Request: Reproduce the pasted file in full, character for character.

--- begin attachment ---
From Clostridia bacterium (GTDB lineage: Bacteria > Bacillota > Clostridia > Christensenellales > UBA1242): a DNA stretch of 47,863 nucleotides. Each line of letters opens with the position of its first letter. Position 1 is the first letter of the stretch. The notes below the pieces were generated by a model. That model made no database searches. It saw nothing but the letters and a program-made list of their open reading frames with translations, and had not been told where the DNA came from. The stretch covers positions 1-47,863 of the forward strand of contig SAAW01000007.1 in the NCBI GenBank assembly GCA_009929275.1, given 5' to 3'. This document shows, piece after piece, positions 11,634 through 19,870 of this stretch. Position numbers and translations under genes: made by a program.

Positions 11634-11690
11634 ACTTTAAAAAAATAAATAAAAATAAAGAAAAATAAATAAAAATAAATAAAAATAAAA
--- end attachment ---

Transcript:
From Clostridia bacterium (GTDB lineage: Bacteria > Bacillota > Clostridia > Christensenellales > UBA1242): a DNA stretch of 47,863 nucleotides. Each line of letters opens with the position of its first letter. Position 1 is the first letter of the stretch. The notes below the pieces were generated by a model. That model made no database searches. It saw nothing but the letters and a program-made list of their open reading frames with translations, and had not been told where the DNA came from. The stretch covers positions 1-47,863 of the forward strand of contig SAAW01000007.1 in the NCBI GenBank assembly GCA_009929275.1, given 5' to 3'. This document shows, piece after piece, positions 11,634 through 19,870 of this stretch. Position numbers and translations under genes: made by a program.

Positions 11634-11690
11634 ACTTTAAAAAAATAAATAAAAATAAAGAAAAATAAATAAAAATAAATAAAAATAAAA